CANADIAN SHIPBUILDING — 1985 —
REVIEW AND OUTLOOK The data in this annual statistical report brings home hard the fact that the Canadian shipbuilding, ship repairing and allied industries are at the crossroads. Policies must be implemented to strengthen our industry.
A new federal government was elected last September that promised changes in policy to revitalize the shipbuilding, ship repairing and allied industries. The Progressive Conservative Atlantic caucus said on August 2: "A top priority of a P.C. government will be to create a more viable and prosperous shipbuilding industry." But no changes in policy have been brought forward to date, although shipbuilders have constantly warned of the fragile state of the industry.
A joint Government/Industry meeting held on Parliament Hill January 23, 1985 unanimously endorsed resolutions to strengthen the industry. We are confident that implementation of these proposals will result in the revitalization of the industry and employment, including the generating effect, for over 42,000 Canadians.
Canada has historically been a nation of ships and shipbuilders. Canadian shipyards have remained remarkably resilient during the worldwide shipbuilding crisis, through the late '70's and early '80's. But last year saw the failure of two Nova Scotia yards. One was taken over by new management from ULS International Inc. while the provincial government is currently negotiating for a new buyer for Halifax Industries.
Because of the major government ship procurements during the year, Allied Industries marine production increased 1.5 percent. The CSSRA had a record 71 Allied members at the end of 1984. Many of our allied industries depend on healthy ship order books and their future is closely tied to the shipbuilding industry. Last year the CSSRA submitted a brief to the Task Force on Deep-Sea Shipping, a follow-up brief to the Royal Commission on the Economic Union and Development Prospects for Canada, a personal brief to new Regional Industrial Expansion Minister Sinclair Stevens in October and a brief on the temporary entry situation was released in December. Another brief was presented at the joint Government/Industry meeting in January, 1985. All our briefs and comments were well received, but we have seen virtually no action on our recommendations.
The Canadian shipbuilding and allied industries are capable of filling domestic requirements. Many yards have upgraded facilities and with the cooperation of their unions have adopted realistic labour practices to meet this challenge.
Production Summary CSSRA shipyards, which account for 95 percent of all vessels built in Canada 100 gross tonnage or more, had 32 vessels of 151,700 GT under construction or on order at December 31, 1984. Of these, 21 vessels, or 59,400 GT, were orders for the federal government. Federal government orders represented 39.2 percent of all new tonnage under construction or on order at the end of 1984. New government orders during 1984 included two type 800 navaids, two type " F " navaids, one type 1200 medium icebreaker, all for the Coast Guard, and one acoustic sweep vessel for Fisheries and Oceans. There was an increase of six units under construction or on order compared to the end of 1983, but an 11.3 percent decrease in tonnage levels. There was a total of 15 new orders in 1984, lower than the 23 recorded last year, but up from eleven ordered in 1982.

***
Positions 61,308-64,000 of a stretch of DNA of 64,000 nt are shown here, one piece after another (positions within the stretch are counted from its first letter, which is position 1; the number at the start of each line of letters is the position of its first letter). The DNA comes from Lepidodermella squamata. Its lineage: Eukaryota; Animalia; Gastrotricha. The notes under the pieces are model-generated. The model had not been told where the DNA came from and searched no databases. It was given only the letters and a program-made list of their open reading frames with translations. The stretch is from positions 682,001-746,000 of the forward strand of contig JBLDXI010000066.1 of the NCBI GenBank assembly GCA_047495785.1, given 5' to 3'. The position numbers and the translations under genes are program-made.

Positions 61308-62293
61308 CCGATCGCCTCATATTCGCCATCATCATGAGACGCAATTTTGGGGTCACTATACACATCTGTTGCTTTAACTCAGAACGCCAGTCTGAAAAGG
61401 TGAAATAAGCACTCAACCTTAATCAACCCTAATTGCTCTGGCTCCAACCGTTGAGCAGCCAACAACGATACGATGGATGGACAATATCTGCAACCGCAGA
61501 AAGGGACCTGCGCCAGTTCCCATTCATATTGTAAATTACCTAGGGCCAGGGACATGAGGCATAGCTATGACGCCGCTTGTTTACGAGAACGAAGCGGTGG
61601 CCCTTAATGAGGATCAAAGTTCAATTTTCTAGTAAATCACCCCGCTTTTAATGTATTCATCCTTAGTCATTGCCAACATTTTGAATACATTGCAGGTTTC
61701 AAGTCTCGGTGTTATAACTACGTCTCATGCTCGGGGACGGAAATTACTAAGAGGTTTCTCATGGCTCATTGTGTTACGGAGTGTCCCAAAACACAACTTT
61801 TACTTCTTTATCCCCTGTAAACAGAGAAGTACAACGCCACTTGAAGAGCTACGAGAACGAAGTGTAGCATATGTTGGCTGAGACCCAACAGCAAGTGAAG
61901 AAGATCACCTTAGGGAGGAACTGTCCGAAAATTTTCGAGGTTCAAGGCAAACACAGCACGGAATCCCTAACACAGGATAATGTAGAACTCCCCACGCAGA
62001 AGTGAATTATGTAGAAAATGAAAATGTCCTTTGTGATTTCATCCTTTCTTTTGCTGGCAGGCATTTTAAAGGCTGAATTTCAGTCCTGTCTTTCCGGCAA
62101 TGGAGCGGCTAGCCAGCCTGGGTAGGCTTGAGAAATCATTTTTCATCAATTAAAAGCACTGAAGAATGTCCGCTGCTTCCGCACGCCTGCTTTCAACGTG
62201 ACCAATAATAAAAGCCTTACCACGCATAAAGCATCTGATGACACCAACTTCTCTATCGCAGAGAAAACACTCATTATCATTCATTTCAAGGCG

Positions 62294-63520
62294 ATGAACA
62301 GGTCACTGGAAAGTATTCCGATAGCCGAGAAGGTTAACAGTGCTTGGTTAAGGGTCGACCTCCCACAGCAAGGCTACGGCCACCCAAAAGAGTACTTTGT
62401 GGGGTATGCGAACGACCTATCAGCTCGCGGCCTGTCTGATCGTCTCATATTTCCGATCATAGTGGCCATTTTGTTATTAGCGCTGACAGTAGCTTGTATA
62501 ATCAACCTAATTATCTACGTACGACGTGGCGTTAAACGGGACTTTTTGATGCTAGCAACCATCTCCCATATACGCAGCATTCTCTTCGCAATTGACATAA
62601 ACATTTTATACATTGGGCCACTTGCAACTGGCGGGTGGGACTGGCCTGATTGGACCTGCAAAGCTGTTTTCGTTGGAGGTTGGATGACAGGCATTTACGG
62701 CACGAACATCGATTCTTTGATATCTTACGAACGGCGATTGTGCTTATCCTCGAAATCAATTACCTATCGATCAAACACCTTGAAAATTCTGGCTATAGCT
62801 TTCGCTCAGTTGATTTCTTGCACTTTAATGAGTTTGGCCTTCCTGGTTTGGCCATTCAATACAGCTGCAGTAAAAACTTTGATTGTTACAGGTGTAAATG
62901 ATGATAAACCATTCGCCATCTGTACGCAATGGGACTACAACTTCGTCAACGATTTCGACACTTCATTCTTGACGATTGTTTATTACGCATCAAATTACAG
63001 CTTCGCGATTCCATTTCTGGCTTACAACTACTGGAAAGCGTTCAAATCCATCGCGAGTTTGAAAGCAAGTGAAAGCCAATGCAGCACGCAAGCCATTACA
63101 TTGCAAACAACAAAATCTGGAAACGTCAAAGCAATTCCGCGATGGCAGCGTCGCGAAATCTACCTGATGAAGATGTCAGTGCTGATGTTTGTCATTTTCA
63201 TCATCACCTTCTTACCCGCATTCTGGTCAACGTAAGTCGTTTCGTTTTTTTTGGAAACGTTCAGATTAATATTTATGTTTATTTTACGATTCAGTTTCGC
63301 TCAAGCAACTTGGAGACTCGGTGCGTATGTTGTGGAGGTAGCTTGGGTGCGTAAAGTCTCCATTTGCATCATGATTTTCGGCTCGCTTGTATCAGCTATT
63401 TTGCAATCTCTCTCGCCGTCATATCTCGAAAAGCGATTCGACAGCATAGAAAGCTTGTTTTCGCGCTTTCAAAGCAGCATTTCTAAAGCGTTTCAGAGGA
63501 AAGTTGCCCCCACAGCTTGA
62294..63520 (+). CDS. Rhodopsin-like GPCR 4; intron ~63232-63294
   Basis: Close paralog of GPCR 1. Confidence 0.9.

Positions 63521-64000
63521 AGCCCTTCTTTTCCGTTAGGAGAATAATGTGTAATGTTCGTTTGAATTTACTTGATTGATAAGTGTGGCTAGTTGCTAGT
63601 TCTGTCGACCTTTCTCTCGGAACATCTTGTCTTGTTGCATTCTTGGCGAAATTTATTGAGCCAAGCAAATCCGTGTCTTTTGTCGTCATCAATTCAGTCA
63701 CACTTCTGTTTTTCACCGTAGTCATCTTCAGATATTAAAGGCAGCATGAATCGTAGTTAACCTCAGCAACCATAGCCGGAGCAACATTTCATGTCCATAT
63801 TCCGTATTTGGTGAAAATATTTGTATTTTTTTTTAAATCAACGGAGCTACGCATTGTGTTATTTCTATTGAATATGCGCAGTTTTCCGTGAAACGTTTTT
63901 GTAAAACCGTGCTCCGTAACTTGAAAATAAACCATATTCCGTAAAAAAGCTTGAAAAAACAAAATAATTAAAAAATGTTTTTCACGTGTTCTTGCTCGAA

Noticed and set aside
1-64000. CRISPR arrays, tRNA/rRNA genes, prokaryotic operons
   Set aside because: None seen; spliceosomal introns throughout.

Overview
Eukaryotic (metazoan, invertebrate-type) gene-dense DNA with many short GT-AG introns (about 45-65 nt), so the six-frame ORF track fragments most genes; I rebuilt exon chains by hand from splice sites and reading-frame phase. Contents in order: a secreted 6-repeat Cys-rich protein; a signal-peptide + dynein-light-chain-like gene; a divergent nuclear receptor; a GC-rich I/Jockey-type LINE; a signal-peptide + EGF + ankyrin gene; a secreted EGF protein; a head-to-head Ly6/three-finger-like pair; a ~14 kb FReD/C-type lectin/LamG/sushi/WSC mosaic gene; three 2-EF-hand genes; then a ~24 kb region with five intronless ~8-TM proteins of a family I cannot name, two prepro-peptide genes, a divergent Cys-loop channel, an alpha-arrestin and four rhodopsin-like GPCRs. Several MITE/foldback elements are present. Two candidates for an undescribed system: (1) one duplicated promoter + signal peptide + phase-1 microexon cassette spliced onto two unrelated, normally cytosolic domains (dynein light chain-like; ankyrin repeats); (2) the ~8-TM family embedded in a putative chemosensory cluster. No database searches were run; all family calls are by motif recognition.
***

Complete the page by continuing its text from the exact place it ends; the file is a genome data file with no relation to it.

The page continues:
Member yards delivered eight vessels of 51,800 GT in 1984, including the M.V. "Prairie Harvest", a Great Lakes self unloader, and the "Bow Drill 3", a semi-submersible drilling rig. This compares with 17 deliveries of 112,300 GT in 1983 and 39 deliveries of 115,400 GT in 1982. The only export delivery in 1984 was the "Bow Drill 3".
Dollar value of new construction by member yards totalled $288,204,000 during 1984, a drop of 24.5 percent compared to 1983's level of $381,743,000. New construction for export totalled $36,046,000, down 68.8 percent from $115,628,000 in 1983. Of the 1984 total, $36,000,000 was for the "Bow Drill 3".
Repairs and conversions increased 22.8 percent to $250,685,000 from $204,222,000 in 1983. Federal government repairs and conversions amounted to $87,426,000, a 49.6 percent increase over 1983 levels.
Total dollar value of new construction and repairs and conversions slipped to $538,889,000, an eight percent drop from 1983's level of $585,965,000. The estimated value of CSSRA Allied Industries marine production was up 1.5 percent to $155,875,000. Total CSSRA member production declined six percent from $739,465,000 to $694,764,000.
Prices of most materials used by the shipbuilding and ship repair industry showed increases from 1983 to 1984, with the exception of wood products, copper and paints and varnishes, which decreased 5.1, 10.4 and 0.2 percent, respectively. The world order book registered a decline in number of vessels and tonnage under construction or on order at the end of 1984 in comparison with 1983 levels. A total of 2,467 vessels, or 30,688,000 GT, were under construction or on order at the end of 1984, compared with 2,774 vessels of 32,620,000 GT at the end of 1983. Canada completed five merchant vessels totalling 26,000 GT last year, or 0.1 percent of the world total. Canada had 18 merchant vessels, or 0.4 percent of the world total, under construction or on order at December 31, 1984. At the end of 1983, Canada had 17 vessels and 0.3 percent of the total world order book.